Taylor paced his office.
Six steps. About-face. Six steps. About-face.
Mimosa’s experimentation protocol sat on his desk, next to the original augmentation report for Whitman. Magnolia would look for similarities. Areas they could exploit. Elements that should not be repeated.
Six steps. About-face.
It was recommended that combat agents set a sleep cycle of six hours. The minimum was four hours. There was no maximum, except limits imposed by duty and schedule.
He usually took seven hours. It was a common number. Seven was a good number amongst agents. Considered lucky.
Eleven PM to six AM, when there were no duties to attend to.
His HUD clock read 1:02 AM.
He stopped pacing, retrieved Ursur’s axe from the armoury, and returned to his office.
Taylor shouldered the axe and initiated the first element to his sleep routine.
His desk, his chair, and Magnolia’s chair, disappeared. A simple bed – single, with agency-blue linen – appeared, and he sat.
He retrieved his whetstone from the inside pocket of his jacket and began to sharpen the axe. It was as much a ritual as it was a necessity. It was always sharp. It was always ready.
He rested his fingers on the weapon’s one imperfection – the area that had been chipped away, creating the piece that had been used in Magnolia’s knife.
Taylor lifted the axe and scanned the edge, determining that it was at peak sharpness.
He lifted his head and made another familiar requirement – two hooks to hold it on the wall beside his bed. He would return it to the armoury in the morning.
Second element to his sleep routine. Clothing. He lifted the sheet, required away his clothes, and lay in the bed.
Clothing was a distraction during sleep, and there were spare uniforms in boxes under the bed – part of his standard requirement for this routine.
He flicked through his HUD and started his sleep cycle. His eyes closed. His breathing slowed. His consciousness started to shallow, but he caught it, unwilling to be unaware.
Some agents chose to have their HUD shut off when they closed their eyes. It was…a human thing.
He allowed his minimal HUD to continue – and it was only rare moments when he chose to switch it off entirely.
His caches began to empty, or place elements into longer-term storage. Scans began to run on every bit of his blue. As usual, it started with his toes. There was a light sensation against his foot, but he ignored it.
Agents didn’t dream.
The Lost and the Agency had made a deal to save the world. All the dreams of every agent, until the mirrorfall of Earth, would be fed to Sol, in place of feeding him the civilian population.
Agents didn’t dream, but some thoughts were easier. Some memories were more vibrant.
He thought of Whitman.
Taylor forced his eyes open, cancelled his sleep cycle, and sat up.
For a moment, he simply sat in his bed, listening to all of the minutiae of the Agency’s nighttime sounds to ensure that he was alone. There were sounds that logically shouldn’t be there, but were, mostly to make the recruits more comfortable.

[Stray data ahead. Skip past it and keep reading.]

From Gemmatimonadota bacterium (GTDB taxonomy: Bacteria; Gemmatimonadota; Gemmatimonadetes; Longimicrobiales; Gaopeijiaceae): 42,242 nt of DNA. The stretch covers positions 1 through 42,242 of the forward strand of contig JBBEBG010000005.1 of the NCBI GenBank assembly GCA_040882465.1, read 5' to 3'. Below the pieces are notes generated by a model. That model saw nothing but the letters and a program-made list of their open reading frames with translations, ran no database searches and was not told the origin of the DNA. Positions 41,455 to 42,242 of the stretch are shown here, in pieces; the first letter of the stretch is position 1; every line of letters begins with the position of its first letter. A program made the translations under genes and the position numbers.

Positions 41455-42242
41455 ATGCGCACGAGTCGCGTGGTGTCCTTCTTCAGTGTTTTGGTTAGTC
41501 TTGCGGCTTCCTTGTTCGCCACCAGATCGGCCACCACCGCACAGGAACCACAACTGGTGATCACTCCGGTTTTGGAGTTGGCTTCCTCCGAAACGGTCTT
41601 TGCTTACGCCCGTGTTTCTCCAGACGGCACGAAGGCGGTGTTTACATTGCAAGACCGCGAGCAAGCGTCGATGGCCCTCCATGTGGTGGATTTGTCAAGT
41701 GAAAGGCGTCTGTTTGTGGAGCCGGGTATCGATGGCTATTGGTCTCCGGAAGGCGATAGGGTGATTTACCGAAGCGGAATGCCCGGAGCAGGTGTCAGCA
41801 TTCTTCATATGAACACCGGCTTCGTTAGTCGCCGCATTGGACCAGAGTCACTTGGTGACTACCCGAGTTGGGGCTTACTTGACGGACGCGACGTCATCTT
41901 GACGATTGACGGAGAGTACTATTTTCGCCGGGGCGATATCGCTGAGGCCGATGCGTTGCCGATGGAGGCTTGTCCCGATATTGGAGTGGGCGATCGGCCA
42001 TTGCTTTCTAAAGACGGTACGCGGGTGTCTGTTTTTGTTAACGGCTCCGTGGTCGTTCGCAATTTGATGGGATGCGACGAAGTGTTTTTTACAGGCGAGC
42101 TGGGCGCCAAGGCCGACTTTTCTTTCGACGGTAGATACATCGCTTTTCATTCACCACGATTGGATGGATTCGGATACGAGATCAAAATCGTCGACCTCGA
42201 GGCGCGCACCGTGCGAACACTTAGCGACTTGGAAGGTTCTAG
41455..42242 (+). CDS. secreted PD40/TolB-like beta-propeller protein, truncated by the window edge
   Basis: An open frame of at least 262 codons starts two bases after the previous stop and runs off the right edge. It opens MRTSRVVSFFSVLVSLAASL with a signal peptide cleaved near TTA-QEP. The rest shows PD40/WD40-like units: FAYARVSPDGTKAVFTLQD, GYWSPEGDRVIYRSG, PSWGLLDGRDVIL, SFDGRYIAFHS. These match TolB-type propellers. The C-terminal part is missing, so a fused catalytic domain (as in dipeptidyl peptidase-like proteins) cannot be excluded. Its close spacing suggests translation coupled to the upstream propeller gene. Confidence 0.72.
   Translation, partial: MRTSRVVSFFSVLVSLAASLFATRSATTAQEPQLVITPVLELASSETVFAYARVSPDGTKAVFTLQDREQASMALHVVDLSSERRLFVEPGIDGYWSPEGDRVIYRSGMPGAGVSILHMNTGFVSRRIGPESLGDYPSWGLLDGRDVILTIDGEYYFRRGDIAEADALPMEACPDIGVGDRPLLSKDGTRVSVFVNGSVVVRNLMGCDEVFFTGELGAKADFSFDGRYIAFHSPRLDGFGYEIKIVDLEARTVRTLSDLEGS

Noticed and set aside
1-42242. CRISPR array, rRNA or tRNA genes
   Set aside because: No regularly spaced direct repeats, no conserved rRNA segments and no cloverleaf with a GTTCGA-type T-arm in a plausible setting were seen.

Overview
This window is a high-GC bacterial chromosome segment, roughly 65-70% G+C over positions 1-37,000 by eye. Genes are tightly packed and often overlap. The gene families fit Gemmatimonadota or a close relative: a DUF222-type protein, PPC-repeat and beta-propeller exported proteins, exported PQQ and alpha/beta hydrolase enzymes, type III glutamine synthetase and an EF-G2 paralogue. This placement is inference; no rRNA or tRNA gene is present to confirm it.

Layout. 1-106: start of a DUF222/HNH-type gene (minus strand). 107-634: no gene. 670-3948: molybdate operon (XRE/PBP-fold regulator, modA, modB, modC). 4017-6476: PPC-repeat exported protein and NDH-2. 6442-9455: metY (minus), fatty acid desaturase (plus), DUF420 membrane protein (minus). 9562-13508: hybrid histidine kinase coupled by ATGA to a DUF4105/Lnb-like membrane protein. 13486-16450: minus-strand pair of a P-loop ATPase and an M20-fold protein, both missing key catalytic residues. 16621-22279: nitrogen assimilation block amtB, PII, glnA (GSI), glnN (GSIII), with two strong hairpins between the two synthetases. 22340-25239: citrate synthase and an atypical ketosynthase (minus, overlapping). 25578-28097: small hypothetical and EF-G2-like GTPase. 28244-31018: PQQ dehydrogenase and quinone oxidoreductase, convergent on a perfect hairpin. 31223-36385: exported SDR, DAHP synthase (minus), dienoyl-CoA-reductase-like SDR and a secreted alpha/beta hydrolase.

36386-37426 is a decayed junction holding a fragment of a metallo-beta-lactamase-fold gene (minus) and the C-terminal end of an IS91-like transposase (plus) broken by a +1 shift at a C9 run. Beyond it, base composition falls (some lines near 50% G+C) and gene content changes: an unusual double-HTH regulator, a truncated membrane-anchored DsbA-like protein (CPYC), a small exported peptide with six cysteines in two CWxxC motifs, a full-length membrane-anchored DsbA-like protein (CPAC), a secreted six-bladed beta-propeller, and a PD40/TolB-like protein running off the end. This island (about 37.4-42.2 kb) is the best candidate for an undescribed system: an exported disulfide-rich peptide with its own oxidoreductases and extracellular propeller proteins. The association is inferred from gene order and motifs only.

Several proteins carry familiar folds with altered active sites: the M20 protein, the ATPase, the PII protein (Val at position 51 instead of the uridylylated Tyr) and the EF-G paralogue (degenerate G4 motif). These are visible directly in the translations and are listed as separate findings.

The buzz of lights. The click and rumble of air conditioning.
Sounds and voices never made it through the doors and walls – if he chose to murder someone in his office, someone with their ear pressed to the door would never hear anything – but the passive, enforced environmental noises travelled as far as they naturally would.
He could hear the lift – he wasn’t the only one awake at this hour. Techs. Late-shift Field recruits. Jones.
Other people were still alive.
Whitman had attacked when it was bright, sunny, and warm – yet nights were still the worst.
He required his uniform back, stood, restored his desk, and walked back into the gym.
The program finished loading before he reached the simulator room. Programs that ran often were stored in quick-access memory.
The Whitman incident never left the quick-access memory.
He stepped in, closing the door, leaving behind the real agency, for the memory of one.
It was easy to follow Whitman’s trail of blood. It was easy to take steps he’d taken thousands of times before.
He lagged at certain corners, long enough to miss the moment of his own death.
He didn’t interact with the memory. It was possible. To play at changing the outcome. To wish for something different.
None of the other scenarios would ever come true. Pretending otherwise was pointless. Childish. Weak.
He took the final corner and walked to the man pinned to the wall.
Taylor stared at his corpse. At the corpse of who he had been. Who everyone thought he still was.
The body was his. The memories were his.
There was still a difference between him and the man pinned like a butterfly.
He took a step closer, wrapped one arm around the corpse’s body, and pulled the knives from his hands, then laid the body in the pool of blood that had settled on the floor.
The knives in his hands were what he remembered most. Pinned. Trapped.
The knives had been fae, and they had slowed him with each slash, leaving him unable to fight back.
He’d died of a dozen wounds, unable to do anything to stop himself from bleeding out.
He lifted his corpse’s hands, and laid them over his eyes. It was tradition. It was respect. It was what you did with a dead agent.
You didn’t bring them back.
He laid his hands on his corpses, feeling the phantom pain in his hands. It had been the last thing he’d felt, the last sensation recorded by his former’s life.
He was a templated replacement, and no one would acknowledge it.